Scientists identify treatable gene disorder linked to age-related health issues
While some people feel more tired, experience joint pain or develop serious health conditions in older age, researchers believe many signs of ageing may actually be linked to a common and treatable gene disorder.
The new research, published in the BMJ Journal, identified a gene disorder linked with higher levels of disease in older people. When people have two copies of a faulty gene known as HFE C282Y, they develop a build-up of iron in the body that can damage vital organs such as the liver and heart.
Interestingly, this build-up of iron known as haemochromatosis can be prevented if detected early and is usually treated by regularly removing iron-rich blood from the system. Typical symptoms of haemochromatosis such as feeling tired or experiencing joint pain are often dismissed as normal signs of the ageing process.
To better understand the impact of the disorder, researchers compared levels of illness and death among people with and without the gene mutation. The study of 2,890 people aged between 40 and 70 analysed data from the UK Biobank.
Participants were monitored for an average of seven years and researchers discovered a haemochromatosis diagnosis in 21.7 per cent of men and 9.8 per cent of women with the HFEC282Y gene mutation. The study also found at the end of the follow-up period, one in five men and one in 10 women with the gene mutation had developed liver disease, diabetes, osteoarthritis or rheumatoid arthritis, compared with people without the mutation.
Researchers also estimated 1.6 per cent of all hip replacements and close to 6 per cent of liver cancers that occurred in male participants occurred in those with the HFEC282Y gene mutation. While it was an observational study, researchers said it was the largest study of its kind and that screening and improving early detection of the HFEC282Y gene could help prevent unnecessary disease in older age.
It follows a 2018 clinical trial which has found an experimental anti-ageing drug may have the potential to rejuvenate immune systems and protect older people from fatal respiratory infections.
The findings, published in the journal of Science Translational Medicine, found people over the age of 65 involved in the trail who received a combination therapy of two anti-ageing compounds weren’t as likely as people on placebos to experience infection. People on the mTOR inhibitors were half as likely to report infections and also increased participants’ responses to the flu vaccine.
While the ageing process undoubtedly impacts our bodies and organs as we get older, scientists are praising a new clinical trial which has found an experimental anti-ageing drug may have the potential to rejuvenate immune systems and protect older people from fatal respiratory infections.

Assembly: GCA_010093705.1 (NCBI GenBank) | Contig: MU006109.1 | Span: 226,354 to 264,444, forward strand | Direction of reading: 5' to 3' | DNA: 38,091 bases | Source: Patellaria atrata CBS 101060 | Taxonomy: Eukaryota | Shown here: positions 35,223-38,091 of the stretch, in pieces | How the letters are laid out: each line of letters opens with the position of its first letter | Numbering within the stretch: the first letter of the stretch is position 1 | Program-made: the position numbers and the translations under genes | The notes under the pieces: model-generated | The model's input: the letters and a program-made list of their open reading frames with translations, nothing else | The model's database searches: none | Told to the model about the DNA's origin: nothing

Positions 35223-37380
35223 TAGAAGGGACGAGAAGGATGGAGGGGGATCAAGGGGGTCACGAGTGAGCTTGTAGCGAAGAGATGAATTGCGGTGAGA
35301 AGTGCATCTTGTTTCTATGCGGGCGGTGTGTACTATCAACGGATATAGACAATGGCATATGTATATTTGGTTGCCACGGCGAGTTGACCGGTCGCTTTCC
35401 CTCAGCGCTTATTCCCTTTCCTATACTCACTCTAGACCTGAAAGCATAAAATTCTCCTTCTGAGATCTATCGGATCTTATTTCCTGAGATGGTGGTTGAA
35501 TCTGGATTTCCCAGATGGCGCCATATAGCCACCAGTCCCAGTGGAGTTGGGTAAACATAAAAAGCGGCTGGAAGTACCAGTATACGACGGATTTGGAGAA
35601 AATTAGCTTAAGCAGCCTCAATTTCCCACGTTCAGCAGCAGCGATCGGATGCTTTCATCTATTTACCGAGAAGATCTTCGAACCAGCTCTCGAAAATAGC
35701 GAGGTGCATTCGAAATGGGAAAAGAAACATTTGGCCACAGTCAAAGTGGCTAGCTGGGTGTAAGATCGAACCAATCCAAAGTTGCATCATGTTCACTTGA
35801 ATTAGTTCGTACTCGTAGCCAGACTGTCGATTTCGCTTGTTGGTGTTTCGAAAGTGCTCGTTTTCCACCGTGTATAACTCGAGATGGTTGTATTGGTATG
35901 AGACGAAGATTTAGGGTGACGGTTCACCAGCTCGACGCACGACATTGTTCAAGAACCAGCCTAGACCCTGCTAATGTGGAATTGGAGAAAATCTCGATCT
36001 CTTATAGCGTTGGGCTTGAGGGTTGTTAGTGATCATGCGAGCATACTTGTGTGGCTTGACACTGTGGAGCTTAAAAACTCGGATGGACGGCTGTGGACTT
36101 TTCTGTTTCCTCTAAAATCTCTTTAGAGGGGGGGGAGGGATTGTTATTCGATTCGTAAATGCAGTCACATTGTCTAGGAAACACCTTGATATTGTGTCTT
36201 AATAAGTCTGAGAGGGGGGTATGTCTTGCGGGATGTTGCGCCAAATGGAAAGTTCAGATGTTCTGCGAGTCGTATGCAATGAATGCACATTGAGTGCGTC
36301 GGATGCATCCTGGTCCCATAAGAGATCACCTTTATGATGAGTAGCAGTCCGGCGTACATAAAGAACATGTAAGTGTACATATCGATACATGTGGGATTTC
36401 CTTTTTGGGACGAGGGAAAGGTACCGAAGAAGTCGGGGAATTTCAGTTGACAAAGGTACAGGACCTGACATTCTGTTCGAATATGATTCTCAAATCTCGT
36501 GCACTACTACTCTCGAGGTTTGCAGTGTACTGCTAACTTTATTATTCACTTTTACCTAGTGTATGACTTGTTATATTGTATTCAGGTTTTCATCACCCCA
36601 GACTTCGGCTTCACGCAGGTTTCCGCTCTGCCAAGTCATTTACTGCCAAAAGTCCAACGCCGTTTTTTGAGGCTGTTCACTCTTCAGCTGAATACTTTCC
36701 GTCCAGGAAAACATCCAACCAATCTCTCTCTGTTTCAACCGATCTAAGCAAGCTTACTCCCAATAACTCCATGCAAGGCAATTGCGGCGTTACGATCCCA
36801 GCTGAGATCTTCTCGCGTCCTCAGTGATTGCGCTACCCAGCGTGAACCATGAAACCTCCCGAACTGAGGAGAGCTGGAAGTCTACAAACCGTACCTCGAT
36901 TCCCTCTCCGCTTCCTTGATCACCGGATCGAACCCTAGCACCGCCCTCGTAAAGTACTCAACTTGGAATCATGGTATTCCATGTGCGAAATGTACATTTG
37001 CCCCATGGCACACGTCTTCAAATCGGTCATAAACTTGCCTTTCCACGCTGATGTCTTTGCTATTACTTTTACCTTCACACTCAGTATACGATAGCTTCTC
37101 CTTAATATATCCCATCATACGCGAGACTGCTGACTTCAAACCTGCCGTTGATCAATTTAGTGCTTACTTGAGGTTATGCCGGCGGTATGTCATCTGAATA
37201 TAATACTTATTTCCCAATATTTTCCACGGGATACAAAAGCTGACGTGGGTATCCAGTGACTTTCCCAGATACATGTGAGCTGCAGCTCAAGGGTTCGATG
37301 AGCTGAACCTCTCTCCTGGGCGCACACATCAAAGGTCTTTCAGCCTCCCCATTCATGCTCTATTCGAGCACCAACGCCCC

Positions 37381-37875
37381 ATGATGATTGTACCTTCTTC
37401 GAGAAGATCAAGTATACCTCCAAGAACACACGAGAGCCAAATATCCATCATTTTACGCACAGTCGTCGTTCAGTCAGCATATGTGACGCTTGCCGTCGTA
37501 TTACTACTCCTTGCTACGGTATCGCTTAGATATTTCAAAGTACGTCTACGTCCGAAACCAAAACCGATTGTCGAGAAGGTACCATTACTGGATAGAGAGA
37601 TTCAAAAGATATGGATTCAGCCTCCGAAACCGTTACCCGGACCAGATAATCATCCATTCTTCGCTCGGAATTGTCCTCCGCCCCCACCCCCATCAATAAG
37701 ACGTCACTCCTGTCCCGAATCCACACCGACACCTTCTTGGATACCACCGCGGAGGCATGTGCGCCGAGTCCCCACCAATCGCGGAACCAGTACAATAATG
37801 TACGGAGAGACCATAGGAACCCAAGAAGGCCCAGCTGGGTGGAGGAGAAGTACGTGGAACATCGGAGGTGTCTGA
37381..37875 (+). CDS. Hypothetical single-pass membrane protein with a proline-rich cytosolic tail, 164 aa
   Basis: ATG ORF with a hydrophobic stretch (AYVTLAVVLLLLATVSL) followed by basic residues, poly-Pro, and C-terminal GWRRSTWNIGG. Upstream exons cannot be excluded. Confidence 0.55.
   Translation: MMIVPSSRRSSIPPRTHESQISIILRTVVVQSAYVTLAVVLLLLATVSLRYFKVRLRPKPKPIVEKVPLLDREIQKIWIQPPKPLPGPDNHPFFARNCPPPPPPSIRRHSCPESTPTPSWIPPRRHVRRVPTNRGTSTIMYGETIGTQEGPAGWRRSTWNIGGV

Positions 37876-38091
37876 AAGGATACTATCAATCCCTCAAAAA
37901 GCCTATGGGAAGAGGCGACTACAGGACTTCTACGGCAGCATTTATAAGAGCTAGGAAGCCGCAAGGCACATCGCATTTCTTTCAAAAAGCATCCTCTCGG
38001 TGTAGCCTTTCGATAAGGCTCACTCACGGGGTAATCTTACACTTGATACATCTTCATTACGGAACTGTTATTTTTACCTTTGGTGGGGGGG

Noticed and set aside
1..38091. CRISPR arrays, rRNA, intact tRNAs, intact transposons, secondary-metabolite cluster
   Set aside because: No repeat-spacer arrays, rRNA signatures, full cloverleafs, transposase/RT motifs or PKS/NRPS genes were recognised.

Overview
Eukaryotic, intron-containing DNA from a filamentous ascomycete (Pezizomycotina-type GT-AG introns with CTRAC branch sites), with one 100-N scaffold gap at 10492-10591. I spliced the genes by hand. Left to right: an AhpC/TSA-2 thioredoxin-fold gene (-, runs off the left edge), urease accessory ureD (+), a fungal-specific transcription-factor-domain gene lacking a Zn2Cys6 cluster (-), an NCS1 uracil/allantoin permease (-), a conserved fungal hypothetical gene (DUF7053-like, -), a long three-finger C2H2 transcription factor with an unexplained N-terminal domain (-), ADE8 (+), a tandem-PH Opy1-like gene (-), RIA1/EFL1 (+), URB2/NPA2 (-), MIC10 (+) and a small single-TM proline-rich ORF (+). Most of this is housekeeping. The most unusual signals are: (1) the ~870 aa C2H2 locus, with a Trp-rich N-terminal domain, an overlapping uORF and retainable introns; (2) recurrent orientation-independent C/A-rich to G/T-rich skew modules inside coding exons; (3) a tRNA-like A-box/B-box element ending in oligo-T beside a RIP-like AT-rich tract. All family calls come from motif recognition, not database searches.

The findings, published in the journal of Science Translational Medicine, found people over the age of 65 involved in the trail who received a combination therapy of two anti-ageing compounds weren’t as likely as people on placebos to experience infection. In fact, people on the therapy were half as likely to report them.
Known as mTOR inhibitors, the experimental medication also increased participants’ responses to the flu vaccine with an increase of 20 per cent more flu-fighting antibodies in the blood in the month following the flu injection. There are now hopes researchers will be able to develop new drugs and medication to assist when it comes to preventing the ageing process.
“Immune function was just one of the things that got better,” researcher Joan Mannick explained to The Guardian.
The medication was effective because it blocked a series of events in the body that typically begin with mechanistic target of rapamycin (mTOR). mTOR are also known as a group of proteins that are a huge part of the ageing process. Previous tests on mice have revealed mTOR inhibitors have the potential to not only revitalise the organs and immune systems, but also increase lifespan.
The six-week trial analysed two separate mTOR inhibitors, with 264 participants receiving either one mTOR inhibitor, the two inhibitors, or a placebo. Each group was studied for a year so researchers could analyse the level of respiratory infections picked up and immune system responses.
People on both inhibitors reported 1.49 infections a year, while the placebo group reordered 2.41. Researchers also noted immune systems become weaker in older people, thus increasing the risk of infection. They also don’t respond as well to vaccinations. This means medication that can boost immune systems in the older population could prove beneficial when it comes to protecting people against potentially deadly infections.
Researchers will now investigate if the trial medication is more effective in some groups over others. They will particularly be looking at people aged 85 and over and how the medication can assist with health conditions including heart failure, diabetes and asthma.